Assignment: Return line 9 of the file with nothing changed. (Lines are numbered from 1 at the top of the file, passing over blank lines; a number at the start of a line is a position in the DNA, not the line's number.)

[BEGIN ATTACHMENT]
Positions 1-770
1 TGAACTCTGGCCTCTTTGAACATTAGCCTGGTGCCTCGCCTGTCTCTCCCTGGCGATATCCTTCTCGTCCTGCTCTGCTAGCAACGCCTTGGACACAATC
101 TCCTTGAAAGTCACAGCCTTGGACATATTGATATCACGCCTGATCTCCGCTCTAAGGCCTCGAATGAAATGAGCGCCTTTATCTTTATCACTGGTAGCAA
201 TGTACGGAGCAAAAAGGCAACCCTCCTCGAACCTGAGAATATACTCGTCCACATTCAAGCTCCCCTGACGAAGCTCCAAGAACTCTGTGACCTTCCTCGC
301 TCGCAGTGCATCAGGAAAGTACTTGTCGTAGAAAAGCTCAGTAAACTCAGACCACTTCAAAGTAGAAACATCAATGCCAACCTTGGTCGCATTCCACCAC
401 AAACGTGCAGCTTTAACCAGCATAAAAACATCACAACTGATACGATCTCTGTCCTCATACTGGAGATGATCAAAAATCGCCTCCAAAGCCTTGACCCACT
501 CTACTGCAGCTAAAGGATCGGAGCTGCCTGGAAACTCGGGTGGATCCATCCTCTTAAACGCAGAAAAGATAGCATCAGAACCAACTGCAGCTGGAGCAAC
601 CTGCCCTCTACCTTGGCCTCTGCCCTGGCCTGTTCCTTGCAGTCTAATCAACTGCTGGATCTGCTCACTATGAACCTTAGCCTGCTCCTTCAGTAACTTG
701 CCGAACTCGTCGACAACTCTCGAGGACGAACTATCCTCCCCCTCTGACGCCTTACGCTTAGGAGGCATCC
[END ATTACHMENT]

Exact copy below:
701 CCGAACTCGTCGACAACTCTCGAGGACGAACTATCCTCCCCCTCTGACGCCTTACGCTTAGGAGGCATCC